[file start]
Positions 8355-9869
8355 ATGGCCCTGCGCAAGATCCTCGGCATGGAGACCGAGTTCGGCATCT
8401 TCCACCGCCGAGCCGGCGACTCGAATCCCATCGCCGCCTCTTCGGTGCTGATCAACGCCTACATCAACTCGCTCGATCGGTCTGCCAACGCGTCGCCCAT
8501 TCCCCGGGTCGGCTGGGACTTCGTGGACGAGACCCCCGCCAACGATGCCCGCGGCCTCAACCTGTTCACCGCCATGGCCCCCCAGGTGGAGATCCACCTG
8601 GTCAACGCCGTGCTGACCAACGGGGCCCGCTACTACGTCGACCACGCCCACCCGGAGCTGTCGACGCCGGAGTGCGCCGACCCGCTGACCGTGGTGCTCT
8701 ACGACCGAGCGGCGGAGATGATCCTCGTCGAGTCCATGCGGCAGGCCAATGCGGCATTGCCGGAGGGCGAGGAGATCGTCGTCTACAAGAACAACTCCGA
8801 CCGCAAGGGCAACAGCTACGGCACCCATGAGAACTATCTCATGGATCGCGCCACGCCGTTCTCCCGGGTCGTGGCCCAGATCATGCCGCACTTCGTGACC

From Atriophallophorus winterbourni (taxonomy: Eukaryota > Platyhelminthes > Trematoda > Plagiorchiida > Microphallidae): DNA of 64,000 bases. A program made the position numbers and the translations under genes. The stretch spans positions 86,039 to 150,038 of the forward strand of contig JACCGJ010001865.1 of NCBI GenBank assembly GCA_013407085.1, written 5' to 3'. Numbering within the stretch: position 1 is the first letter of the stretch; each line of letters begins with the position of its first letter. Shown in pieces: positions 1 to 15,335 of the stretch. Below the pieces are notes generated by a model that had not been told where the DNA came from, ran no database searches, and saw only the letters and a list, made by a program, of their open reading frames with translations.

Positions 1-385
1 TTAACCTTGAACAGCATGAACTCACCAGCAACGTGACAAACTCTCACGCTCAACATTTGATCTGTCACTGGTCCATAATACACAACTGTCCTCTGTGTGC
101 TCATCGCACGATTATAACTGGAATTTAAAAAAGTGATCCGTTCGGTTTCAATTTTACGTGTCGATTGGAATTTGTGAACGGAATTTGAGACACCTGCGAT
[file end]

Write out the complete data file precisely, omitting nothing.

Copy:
Positions 8355-9869
8355 ATGGCCCTGCGCAAGATCCTCGGCATGGAGACCGAGTTCGGCATCT
8401 TCCACCGCCGAGCCGGCGACTCGAATCCCATCGCCGCCTCTTCGGTGCTGATCAACGCCTACATCAACTCGCTCGATCGGTCTGCCAACGCGTCGCCCAT
8501 TCCCCGGGTCGGCTGGGACTTCGTGGACGAGACCCCCGCCAACGATGCCCGCGGCCTCAACCTGTTCACCGCCATGGCCCCCCAGGTGGAGATCCACCTG
8601 GTCAACGCCGTGCTGACCAACGGGGCCCGCTACTACGTCGACCACGCCCACCCGGAGCTGTCGACGCCGGAGTGCGCCGACCCGCTGACCGTGGTGCTCT
8701 ACGACCGAGCGGCGGAGATGATCCTCGTCGAGTCCATGCGGCAGGCCAATGCGGCATTGCCGGAGGGCGAGGAGATCGTCGTCTACAAGAACAACTCCGA
8801 CCGCAAGGGCAACAGCTACGGCACCCATGAGAACTATCTCATGGATCGCGCCACGCCGTTCTCCCGGGTCGTGGCCCAGATCATGCCGCACTTCGTGACC

From Atriophallophorus winterbourni (taxonomy: Eukaryota > Platyhelminthes > Trematoda > Plagiorchiida > Microphallidae): DNA of 64,000 bases. A program made the position numbers and the translations under genes. The stretch spans positions 86,039 to 150,038 of the forward strand of contig JACCGJ010001865.1 of NCBI GenBank assembly GCA_013407085.1, written 5' to 3'. Numbering within the stretch: position 1 is the first letter of the stretch; each line of letters begins with the position of its first letter. Shown in pieces: positions 1 to 15,335 of the stretch. Below the pieces are notes generated by a model that had not been told where the DNA came from, ran no database searches, and saw only the letters and a list, made by a program, of their open reading frames with translations.

Positions 1-385
1 TTAACCTTGAACAGCATGAACTCACCAGCAACGTGACAAACTCTCACGCTCAACATTTGATCTGTCACTGGTCCATAATACACAACTGTCCTCTGTGTGC
101 TCATCGCACGATTATAACTGGAATTTAAAAAAGTGATCCGTTCGGTTTCAATTTTACGTGTCGATTGGAATTTGTGAACGGAATTTGAGACACCTGCGAT